Randomization and Allocation Concealment
The study was launched in November 2011, and the final recruitment took place in March 2012. During the recruitment period, ART patients who presented for clinical consultation in these health centers were interviewed for eligibility and then randomized (1:1) to a control arm (standard care, including defaulter tracing conducted by lay counselors only after patients had defaulted from treatment) or an intervention arm, which received automated text message reminders. Eligibility criteria included 18 years of age or older, currently residing in Maputo Province, plans to reside in Maputo Province for at least 12 months, cell phone ownership, ability to read and write in Portuguese (self-reported), receiving first-line ART, and taking ART for over 15 days. All patients received counseling before the initiation of ART regarding the importance of adherence and access to support groups with other people living with HIV in their community.
To guarantee allocation concealment, before enrollment per health facility, an electronic randomization list was generated with 50% probability to belong to one arm. Only the study's statistician was aware of the study allocation. At recruitment, the counselor invited and enrolled patients. Both the counselors and patients were unaware of the randomization allocation. All clinicians and investigators were blinded to the study allocation. At each day of the recruitment, all recruited study identification and cell phone numbers were entered into the text-message sending system that used the electronic randomization list to send the message. All study staff and clinicians were blinded to randomization.
Participants were followed up from April 2012 for 12 months, and the intervention ended in March 2013. During that period, short text messages were sent to intervention participant's mobile phones. The message content was developed after extensive consultation using focus group discussions with ART patients and separate discussions with clinic staff. The focus group discussions showed that patients often linked happiness with being healthy, a key message that was integrated into the text messages. All messages were less than 160 characters, so they could be received by all types of cell phones. Messages did not specifically mention HIV or ART to maintain confidentiality of HIV status (see Table 1 for messages). We conceptualized the messages and intervention after reviewing behavioral theory around factors associated with retention in care, including distance to health facility, economic priorities, and family factors.
Messages were sent automatically using a modem connected to the cell phone network from each health center. The SMSaúde platform pulled data from the electronic patient database, including upcoming drug pickups and clinical appointments, to send the automatic messages. Messages were divided into 4 categories: general messages (welcome and goodbye messages), appointment reminders, medication reminders, and educational messages. The first message was sent hours later after the health facility was closed. The last message was sent 7 days after the 12-month follow-up or if the patient decided to leave the SMSaúde study. Both appointment reminders and medication reminders were sent 2 and 7 days before the date of clinical appointment and drug pickup. Educational messages were sent every 60 days after the study initiation. The SMSaúde service sent one-way messages to which respondents could respond but would not receive follow-up responses. In the control group, participants did not receive text messages but did receive the standard of care which included oral reminders about their upcoming drug pickups or medical appointments during their follow-up visits.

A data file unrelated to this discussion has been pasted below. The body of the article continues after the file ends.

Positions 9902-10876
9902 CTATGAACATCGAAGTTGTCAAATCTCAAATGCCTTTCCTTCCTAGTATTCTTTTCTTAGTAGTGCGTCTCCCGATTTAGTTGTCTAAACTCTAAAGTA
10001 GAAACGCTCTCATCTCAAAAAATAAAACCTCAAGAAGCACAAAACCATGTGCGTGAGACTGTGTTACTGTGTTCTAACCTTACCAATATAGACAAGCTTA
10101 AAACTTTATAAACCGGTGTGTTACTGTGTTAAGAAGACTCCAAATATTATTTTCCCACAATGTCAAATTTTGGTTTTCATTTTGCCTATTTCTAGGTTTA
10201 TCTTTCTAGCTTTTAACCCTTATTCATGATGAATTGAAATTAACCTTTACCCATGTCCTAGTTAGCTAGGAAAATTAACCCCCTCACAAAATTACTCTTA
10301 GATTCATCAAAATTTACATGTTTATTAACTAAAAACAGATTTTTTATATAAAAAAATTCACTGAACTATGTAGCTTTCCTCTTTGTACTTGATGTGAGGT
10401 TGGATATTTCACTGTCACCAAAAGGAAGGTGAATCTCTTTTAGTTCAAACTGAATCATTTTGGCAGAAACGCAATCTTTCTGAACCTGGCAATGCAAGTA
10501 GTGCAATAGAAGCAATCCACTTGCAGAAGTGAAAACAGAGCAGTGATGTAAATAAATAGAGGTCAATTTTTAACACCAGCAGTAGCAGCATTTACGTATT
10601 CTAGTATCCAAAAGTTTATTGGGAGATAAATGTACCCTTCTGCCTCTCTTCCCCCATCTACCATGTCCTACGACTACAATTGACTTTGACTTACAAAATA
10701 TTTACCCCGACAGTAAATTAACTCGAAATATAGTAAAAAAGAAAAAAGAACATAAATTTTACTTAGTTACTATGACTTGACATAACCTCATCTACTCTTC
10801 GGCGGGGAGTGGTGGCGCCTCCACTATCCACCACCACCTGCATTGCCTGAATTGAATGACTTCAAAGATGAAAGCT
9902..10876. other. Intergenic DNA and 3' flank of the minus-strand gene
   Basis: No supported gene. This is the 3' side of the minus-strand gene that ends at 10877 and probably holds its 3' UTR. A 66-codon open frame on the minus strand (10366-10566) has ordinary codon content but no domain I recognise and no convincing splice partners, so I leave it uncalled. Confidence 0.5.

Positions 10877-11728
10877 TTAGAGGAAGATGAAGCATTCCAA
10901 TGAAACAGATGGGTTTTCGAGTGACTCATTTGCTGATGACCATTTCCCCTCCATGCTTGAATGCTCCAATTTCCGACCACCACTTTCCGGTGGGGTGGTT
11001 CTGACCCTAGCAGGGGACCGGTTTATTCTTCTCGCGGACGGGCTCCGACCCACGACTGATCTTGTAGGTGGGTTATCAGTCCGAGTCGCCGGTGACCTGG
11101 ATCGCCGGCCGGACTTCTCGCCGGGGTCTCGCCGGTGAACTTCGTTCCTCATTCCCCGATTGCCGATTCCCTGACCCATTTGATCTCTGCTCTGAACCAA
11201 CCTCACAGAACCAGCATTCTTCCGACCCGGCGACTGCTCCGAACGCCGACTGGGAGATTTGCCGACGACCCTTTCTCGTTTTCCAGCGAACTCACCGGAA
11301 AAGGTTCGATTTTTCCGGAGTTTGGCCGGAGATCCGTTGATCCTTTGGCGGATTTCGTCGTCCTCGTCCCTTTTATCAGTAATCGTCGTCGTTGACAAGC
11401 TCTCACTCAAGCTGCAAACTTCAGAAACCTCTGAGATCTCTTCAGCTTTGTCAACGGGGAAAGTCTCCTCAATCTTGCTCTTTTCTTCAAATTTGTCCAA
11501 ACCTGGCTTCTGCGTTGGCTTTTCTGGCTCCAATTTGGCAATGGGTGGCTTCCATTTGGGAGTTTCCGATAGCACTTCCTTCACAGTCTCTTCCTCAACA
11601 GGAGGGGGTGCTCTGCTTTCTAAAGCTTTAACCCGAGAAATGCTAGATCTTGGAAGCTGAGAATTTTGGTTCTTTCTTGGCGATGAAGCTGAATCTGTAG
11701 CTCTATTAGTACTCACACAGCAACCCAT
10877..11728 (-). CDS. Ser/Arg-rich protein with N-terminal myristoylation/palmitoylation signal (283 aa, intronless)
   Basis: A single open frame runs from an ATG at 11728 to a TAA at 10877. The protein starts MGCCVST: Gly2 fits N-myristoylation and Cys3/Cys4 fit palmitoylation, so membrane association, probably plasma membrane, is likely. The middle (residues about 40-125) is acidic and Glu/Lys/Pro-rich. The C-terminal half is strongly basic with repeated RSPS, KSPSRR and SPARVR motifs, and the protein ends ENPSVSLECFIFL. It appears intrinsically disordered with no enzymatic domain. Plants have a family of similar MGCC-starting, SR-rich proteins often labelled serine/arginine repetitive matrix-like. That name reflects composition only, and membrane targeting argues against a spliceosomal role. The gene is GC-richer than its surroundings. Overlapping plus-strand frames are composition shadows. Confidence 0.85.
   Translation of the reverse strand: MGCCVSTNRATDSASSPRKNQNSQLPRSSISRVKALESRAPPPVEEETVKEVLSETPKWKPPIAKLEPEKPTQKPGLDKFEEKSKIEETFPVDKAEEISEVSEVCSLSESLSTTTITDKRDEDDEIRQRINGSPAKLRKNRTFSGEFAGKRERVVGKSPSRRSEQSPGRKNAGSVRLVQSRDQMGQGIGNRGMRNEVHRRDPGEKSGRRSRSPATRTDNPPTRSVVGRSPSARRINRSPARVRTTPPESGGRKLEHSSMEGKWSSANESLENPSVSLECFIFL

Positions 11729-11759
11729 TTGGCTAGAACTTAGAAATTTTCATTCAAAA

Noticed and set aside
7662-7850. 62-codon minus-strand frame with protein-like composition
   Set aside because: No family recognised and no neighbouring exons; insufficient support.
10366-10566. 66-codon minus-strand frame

Patient data were entered into Microsoft Access electronic database which has been widely used in Mozambique since 2007 for the management of patients on ART.26 To ensure data quality, the electronic database contains rules for validating input data (eg, maximum and minimum limits on numerous variables, maximum number of characters). At each study site, data were saved daily on a back-up drive. Each week, a compressed and encrypted copy of the data were placed on a CD-ROM and sent to Absolute Return for Kids' headquarters in Maputo. There the data were incorporated into a central database running on a server prepared for the study, which was used for central monitoring of the evolution of data capturing, input error checking, and regular monitoring of the study.
For the study analysis of demographic (sex, age, residence, marital status, and literacy) and clinical (weight, height, WHO stage, and CD4 absolute count) data, date of last drug pickup, and defaulting status at the end of 12 months was abstracted from the electronic patient database.
Baseline data analysis of participants were summarized as median and quartiles for continuous variables, and number and percent for categorical variables. The primary outcome was retention in HIV care at 12 months of follow-up. The second outcome was attrition (loss to follow-up from HIV care). Loss to follow-up from care was defined as having occurred when more than 60 days elapsed since the last documented drug pickup or clinical visit (Ministry of Health definition). By the time the trial was designed, the estimated retention in ART post 12 months of ART was 88%. Under that retention figure, the required sample size to detect a 50% decrease in hazard rate of defaulting with 80% power at an alpha of 5% was 860 and 72 patients lost to follow-up. These calculations were implemented using the stpower log-rank command from Stata 11. The overall sample was then distributed proportionally to volume of patients in ART of the chosen sites.